The director of Cannibal Holocaust had to prove in court that the actors were still alive and didn’t get killed during the movie.
Well before Blaire Witch did the same trick (ie. making a film that purported to be real) in 1980 Director Ruggero Deodato came up with Cannibal Holocaust inspired by Italian media reporting of Red Brigade terrorism. The coverage included news reports Deodato believed to be staged, an idea which became an integral aspect of the film’s story. It was mainly filmed in the Amazon rainforest of Colombia with indigenous tribes interacting with American and Italian actors.
The film’s story is of a missing documentary crew who had gone to the Amazon to film cannibal tribes. A rescue mission, led by the New York University anthropologist Harold Monroe, recovers the film crew’s lost cans of film, which an American television station wishes to broadcast. Upon viewing the reels, Monroe is appalled by the team’s actions, and after learning their fate, he objects to the station’s intent to air the documentary. All very similar to The Blair Witch Project approach!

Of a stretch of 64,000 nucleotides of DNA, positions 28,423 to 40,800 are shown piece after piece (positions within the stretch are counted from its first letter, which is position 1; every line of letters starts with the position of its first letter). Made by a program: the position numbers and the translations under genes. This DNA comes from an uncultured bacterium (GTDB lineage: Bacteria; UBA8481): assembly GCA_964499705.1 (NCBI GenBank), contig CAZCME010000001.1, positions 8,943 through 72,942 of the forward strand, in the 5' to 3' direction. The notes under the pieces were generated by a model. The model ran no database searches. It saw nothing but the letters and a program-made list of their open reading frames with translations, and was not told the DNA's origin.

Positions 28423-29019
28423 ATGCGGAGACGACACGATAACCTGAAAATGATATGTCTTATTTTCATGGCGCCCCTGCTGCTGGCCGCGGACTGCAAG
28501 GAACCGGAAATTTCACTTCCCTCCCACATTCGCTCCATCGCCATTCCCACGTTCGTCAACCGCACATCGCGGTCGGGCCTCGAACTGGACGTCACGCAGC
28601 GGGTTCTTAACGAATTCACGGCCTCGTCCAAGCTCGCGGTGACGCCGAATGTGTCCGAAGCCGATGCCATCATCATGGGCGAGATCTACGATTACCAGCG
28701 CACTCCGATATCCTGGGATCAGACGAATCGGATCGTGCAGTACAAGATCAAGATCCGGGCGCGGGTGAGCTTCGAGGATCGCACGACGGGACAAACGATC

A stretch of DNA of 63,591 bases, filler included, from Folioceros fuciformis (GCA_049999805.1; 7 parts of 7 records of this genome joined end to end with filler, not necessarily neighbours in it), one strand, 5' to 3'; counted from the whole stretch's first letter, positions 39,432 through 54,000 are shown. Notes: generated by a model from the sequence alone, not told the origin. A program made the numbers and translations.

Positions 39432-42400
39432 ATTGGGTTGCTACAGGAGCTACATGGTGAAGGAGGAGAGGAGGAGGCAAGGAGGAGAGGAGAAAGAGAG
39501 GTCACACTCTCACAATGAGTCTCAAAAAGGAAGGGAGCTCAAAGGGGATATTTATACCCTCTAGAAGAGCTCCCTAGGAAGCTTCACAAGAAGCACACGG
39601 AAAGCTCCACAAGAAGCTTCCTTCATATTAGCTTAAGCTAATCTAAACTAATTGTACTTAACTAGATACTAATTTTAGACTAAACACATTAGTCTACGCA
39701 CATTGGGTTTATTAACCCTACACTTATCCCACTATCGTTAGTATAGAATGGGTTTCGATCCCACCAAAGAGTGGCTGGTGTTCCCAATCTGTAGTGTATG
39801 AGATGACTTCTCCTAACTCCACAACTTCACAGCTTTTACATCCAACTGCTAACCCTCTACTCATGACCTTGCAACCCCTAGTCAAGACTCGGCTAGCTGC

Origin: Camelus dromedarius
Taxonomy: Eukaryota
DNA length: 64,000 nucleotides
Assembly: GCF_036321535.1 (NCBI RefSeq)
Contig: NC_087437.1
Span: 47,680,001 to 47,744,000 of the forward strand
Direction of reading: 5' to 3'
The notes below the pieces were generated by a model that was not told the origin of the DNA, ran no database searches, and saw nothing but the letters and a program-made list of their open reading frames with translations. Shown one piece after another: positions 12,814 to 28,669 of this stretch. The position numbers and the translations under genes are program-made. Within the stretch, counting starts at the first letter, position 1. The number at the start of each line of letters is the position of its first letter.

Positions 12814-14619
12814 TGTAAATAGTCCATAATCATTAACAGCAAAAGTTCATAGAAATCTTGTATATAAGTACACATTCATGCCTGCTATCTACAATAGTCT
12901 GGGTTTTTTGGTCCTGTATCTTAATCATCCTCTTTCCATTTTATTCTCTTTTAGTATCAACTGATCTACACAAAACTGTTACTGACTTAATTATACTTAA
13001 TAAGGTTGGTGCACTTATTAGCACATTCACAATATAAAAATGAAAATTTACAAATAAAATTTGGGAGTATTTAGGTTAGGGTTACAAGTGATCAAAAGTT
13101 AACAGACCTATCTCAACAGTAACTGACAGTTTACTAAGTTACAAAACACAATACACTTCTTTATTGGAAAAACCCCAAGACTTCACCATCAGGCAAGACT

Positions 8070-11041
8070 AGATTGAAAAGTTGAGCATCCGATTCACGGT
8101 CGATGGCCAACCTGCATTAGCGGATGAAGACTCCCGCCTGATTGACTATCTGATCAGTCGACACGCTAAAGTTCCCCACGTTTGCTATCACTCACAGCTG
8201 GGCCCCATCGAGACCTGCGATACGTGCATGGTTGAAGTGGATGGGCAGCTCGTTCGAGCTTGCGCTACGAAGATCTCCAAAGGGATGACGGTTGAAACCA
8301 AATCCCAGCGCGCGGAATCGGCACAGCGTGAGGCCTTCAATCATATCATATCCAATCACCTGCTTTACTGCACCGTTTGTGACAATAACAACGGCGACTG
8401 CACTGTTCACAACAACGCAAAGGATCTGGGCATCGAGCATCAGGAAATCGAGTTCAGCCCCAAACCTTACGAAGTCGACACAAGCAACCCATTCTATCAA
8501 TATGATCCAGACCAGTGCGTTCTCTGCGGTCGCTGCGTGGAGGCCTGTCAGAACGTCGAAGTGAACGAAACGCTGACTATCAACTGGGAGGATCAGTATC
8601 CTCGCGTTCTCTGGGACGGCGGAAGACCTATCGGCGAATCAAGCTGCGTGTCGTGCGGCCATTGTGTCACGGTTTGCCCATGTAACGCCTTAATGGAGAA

It worked rather too well! Cannibal Holocaust achieved notoriety as its graphic violence aroused a great deal of controversy, and scenes such as the impalement scene above led to speculation that the people from the Amazon had been killed in the film’s making! After its premiere in Italy, it was ordered to be seized by a local magistrate, and Deodato was arrested on obscenity charges. Deodato was later cleared, but the film was banned in Italy, Australia, and several other countries due to its portrayal of graphic brutality, sexual assault, and real depictions of violence toward animals. Some nations have since revoked the ban, though it is still upheld in several countries. Critics have suggested that the film is a commentary about civilized versus uncivilized society.